Frequently Asked Questions
It is important to work with your neighbors, when controlling invasive weeds. Invasive weeds ignore property boundaries and routinely jump from one property to the next. Many landowners don’t discuss this issue with there neighbors to avoid conflict. As a result in many cases, property lines are under-managed because of concerns about encroachment on neighboring properties. In these cases we can help! The WeedWise program is non-regulatory and we have staff available to help landowners develop a plan for controlling their invasive weeds. We recommend that landowners start by initiating a conversations with their neighbors by telling them about the resources available to them through the WeedWise program.
If discussions with neighboring landowners fail to yield results, it is important for landowners to know what additional actions are available. There is no county-level regulatory authority empowered to enforce noxious weed rules and regulations. While there are Oregon noxious weeds laws, enforcement of these laws by the Oregon Department of Agriculture Noxious Weed Program is limited to high priority class A noxious weeds.
Many of our local municipalities have nuisance ordinances that require weeds and other noxious vegetation to be removed or kept below a certain height to prevent seeding. The specific ordinances differ widely from city to city. For questions about local nuisance ordinances and enforcement, contact your local code enforcement for specific information.
Outside of municipalities, there is no enforcement and it is recommended that neighbors work together to control invasive weeds across property boundaries. If neighborly relations sour, landowners are encouraged to contact Dispute Resolution Services for assistance.
Tansy ragwort is a common invasive weed in Clackamas county, and it poses a real threat to livestock and to hay producers. We recommend that landowners actively control tansy, especially in areas near grazing livestock or active hay production. We have developed a Tansy ragwort Best Management Practices document to help guide landowners in their management.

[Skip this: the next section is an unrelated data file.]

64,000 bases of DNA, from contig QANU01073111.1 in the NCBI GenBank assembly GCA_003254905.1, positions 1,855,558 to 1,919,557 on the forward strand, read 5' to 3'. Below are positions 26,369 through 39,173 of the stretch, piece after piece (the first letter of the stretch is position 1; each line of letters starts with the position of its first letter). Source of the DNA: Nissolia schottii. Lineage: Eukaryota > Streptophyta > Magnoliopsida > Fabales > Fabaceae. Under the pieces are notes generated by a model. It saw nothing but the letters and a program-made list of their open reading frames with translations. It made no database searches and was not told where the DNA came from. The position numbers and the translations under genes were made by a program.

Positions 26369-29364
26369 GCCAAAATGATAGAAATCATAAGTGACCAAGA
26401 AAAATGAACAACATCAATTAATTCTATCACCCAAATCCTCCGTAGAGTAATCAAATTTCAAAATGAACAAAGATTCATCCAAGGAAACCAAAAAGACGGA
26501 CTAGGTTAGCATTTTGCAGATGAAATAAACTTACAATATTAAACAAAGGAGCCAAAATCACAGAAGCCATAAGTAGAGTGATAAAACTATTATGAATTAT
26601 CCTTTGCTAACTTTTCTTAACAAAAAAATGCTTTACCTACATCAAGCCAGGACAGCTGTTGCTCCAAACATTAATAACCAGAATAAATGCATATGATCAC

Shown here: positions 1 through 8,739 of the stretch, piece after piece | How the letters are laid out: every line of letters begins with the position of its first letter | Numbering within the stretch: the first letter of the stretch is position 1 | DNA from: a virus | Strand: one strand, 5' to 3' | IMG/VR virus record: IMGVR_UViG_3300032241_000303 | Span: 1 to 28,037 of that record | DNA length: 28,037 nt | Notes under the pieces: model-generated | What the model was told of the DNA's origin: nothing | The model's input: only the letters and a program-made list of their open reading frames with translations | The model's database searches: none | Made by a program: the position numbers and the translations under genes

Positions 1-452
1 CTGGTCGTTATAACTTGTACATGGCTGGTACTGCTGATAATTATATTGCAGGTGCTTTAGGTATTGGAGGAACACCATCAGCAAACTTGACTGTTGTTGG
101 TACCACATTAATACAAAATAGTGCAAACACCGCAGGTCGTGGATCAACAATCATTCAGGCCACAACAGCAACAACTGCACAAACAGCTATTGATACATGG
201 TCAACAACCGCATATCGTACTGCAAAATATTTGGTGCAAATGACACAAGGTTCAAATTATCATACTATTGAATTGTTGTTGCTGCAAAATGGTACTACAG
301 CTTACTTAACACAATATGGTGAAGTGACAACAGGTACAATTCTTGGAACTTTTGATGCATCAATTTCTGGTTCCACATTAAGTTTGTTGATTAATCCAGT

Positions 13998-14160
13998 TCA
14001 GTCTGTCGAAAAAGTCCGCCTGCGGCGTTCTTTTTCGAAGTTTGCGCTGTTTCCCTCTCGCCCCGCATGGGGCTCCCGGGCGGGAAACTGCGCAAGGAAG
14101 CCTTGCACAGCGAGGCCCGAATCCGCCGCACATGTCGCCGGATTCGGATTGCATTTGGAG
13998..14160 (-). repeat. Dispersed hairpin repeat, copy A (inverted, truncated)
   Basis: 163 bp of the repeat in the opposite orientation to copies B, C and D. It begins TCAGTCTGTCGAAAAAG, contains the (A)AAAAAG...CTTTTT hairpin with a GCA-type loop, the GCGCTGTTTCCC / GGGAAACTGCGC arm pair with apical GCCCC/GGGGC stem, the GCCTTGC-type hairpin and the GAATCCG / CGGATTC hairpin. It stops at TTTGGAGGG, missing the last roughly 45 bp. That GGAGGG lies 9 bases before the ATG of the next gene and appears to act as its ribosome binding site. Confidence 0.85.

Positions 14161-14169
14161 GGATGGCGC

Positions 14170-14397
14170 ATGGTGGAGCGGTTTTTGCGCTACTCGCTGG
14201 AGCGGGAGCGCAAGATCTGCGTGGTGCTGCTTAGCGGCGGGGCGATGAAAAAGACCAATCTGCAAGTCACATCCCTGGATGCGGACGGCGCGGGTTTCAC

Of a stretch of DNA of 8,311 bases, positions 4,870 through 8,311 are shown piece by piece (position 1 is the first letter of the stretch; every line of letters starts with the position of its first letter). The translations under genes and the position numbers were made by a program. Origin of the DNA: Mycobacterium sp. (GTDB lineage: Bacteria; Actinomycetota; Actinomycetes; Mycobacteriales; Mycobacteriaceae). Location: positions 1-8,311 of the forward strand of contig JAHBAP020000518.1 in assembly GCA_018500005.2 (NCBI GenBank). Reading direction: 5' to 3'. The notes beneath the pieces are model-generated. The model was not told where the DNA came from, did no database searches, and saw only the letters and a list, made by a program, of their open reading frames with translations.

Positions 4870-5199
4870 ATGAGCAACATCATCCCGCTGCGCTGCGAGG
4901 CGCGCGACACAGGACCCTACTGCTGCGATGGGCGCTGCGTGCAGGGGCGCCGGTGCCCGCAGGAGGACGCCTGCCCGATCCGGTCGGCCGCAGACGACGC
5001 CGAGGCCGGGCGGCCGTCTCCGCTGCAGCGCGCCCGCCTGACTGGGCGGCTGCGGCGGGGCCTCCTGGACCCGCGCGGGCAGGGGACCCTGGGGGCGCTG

When we are working to detect and control priority invasive weeds, the WeedWise program begins by reaching out to potentially affected landowners. Prior to initiating a project we send a landowner packet that includes a letter explaining the project and efforts underway in your area as well as supplementary information that may be of interest to landowners. The packet also includes a two copies of our Permission to Survey and Treat form, as well as a stamped return envelope. We require all landowners that are interested in participating in the program to sign one of the permissions in the supplied envelope and keep one copy of the permission for their records.
The Permission to Survey and Treat form also asks for contact information. This information will be used only to notify you when activities are planned for your property, so please provide accurate contact information.
Tansy ragwort has a long history of active management in Clackamas County. Since the 1940s landowners have been encouraged to actively control tansy ragwort to protect livestock for accidental poisoning. In the 196os and 1970s several insect biological control agents were released to combat tansy ragwort. These insects have been very successful in keeping tansy ragwort populations at much lower rates. Unfortunately, in seasons with very prolonged and wet weather conditions in spring, the effectiveness of these biological control agents is diminished. As such, we experience a temporary resurgence of tansy ragwort. In these years, we strongly encourage landowners to take a much more active role in controlling the tansy ragwort to help keep populations in check. To learn more about the history of tansy ragwort in our please check our web post Tansy Ragwort Poisons Livestock and Neighborly Relationships.